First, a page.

31
Departments of Pediatrics, Section of Neurology, University of Calgary, Calgary, AB, Canada.
32
Newcastle Hospitals NHS Foundation Trust, Newcastle upon Tyne, UK.
33
Neuromuscular and Neurogenetic Disorders of Childhood Section, National Institute of Neurological Disorders and Stroke, National Institutes of Health, Bethesda, MD, USA. Carsten.bonnemann@nih.gov.
34
Department of Biochemistry and Molecular Biology, University of Calgary, Calgary, Canada. timothy.shutt@ucalgary.ca.
35
Department of Medical Genetics, Alberta Children's Hospital Research Institute, Hotchkiss Brain Institute, University of Calgary, Calgary, Canada. timothy.shutt@ucalgary.ca.

Abstract

MSTO1 encodes a cytosolic mitochondrial fusion protein, misato homolog 1 or MSTO1. While the full genotype-phenotype spectrum remains to be explored, pathogenic variants in MSTO1 have recently been reported in a small number of patients presenting with a phenotype of cerebellar ataxia, congenital muscle involvement with histologic findings ranging from myopathic to dystrophic and pigmentary retinopathy. The proposed underlying pathogenic mechanism of MSTO1-related disease is suggestive of impaired mitochondrial fusion secondary to a loss of function of MSTO1. Disorders of mitochondrial fusion and fission have been shown to also lead to mitochondrial DNA (mtDNA) depletion, linking them to the mtDNA depletion syndromes, a clinically and genetically diverse class of mitochondrial diseases characterized by a reduction of cellular mtDNA content. However, the consequences of pathogenic variants in MSTO1 on mtDNA maintenance remain poorly understood. We present extensive phenotypic and genetic data from 12 independent families, including 15 new patients harbouring a broad array of bi-allelic MSTO1 pathogenic variants, and we provide functional characterization from seven MSTO1-related disease patient fibroblasts. Bi-allelic loss-of-function variants in MSTO1 manifest clinically with a remarkably consistent phenotype of childhood-onset muscular dystrophy, corticospinal tract dysfunction and early-onset non-progressive cerebellar atrophy. MSTO1 protein was not detectable in the cultured fibroblasts of all seven patients evaluated, suggesting that pathogenic variants result in a loss of protein expression and/or affect protein stability. Consistent with impaired mitochondrial fusion, mitochondrial networks in fibroblasts were found to be fragmented. Furthermore, all fibroblasts were found to have depletion of mtDNA ranging from 30 to 70% along with alterations to mtDNA nucleoids. Our data corroborate the role of MSTO1 as a mitochondrial fusion protein and highlight a previously unrecognized link to mtDNA regulation. As impaired mitochondrial fusion is a recognized cause of mtDNA depletion syndromes, this novel link to mtDNA depletion in patient fibroblasts suggests that MSTO1-deficiency should also be considered a mtDNA depletion syndrome. Thus, we provide mechanistic insight into the disease pathogenesis associated with MSTO1 mutations and further define the clinical spectrum and the natural history of MSTO1-related disease.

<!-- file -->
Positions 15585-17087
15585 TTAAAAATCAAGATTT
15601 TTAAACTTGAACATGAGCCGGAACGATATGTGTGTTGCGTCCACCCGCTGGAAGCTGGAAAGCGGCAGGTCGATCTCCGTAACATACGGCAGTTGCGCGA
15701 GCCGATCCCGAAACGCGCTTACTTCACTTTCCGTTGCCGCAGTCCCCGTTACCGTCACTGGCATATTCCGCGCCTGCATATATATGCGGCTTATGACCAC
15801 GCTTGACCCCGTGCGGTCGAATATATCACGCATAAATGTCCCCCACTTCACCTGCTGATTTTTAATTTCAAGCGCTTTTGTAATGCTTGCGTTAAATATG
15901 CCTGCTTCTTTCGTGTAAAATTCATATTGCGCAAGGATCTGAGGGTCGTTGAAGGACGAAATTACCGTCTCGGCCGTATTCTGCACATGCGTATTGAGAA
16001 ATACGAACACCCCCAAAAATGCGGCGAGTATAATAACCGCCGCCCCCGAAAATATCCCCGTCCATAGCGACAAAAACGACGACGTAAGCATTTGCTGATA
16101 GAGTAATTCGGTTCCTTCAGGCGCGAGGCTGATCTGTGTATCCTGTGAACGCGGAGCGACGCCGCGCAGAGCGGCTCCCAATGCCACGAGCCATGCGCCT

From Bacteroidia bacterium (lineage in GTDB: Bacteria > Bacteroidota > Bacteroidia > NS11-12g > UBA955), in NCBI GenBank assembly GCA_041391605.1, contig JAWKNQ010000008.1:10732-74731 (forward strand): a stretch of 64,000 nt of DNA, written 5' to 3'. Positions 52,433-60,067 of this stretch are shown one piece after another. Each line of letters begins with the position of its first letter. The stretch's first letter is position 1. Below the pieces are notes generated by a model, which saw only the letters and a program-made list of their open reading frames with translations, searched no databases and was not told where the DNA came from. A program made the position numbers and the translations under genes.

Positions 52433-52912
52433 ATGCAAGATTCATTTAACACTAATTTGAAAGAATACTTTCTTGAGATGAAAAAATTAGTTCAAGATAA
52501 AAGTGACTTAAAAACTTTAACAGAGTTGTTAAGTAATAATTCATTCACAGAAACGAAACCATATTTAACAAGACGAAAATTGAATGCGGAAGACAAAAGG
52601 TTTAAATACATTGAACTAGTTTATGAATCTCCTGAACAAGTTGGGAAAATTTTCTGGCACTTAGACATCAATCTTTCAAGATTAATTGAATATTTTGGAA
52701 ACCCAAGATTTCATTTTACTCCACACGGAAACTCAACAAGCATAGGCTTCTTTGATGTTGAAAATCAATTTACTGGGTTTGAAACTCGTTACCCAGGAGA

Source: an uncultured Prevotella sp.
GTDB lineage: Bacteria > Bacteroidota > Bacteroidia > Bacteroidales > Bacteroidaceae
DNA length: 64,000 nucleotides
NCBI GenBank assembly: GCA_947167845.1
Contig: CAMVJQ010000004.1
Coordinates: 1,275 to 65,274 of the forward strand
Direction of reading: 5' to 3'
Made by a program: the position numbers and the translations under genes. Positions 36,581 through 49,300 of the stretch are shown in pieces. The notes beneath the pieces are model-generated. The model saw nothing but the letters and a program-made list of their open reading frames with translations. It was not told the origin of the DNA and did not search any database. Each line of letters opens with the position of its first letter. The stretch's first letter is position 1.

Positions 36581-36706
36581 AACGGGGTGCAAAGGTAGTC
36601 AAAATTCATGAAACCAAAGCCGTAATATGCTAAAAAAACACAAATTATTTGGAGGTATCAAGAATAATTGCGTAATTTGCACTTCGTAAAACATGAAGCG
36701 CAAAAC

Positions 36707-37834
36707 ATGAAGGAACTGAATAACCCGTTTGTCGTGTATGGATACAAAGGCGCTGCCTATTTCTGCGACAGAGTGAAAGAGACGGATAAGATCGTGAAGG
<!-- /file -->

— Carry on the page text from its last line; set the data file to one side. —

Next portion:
KEYWORDS:

Cerebellar atrophy; MSTO1; Mitochondrial fusion; MtDNA depletion; Muscular dystrophy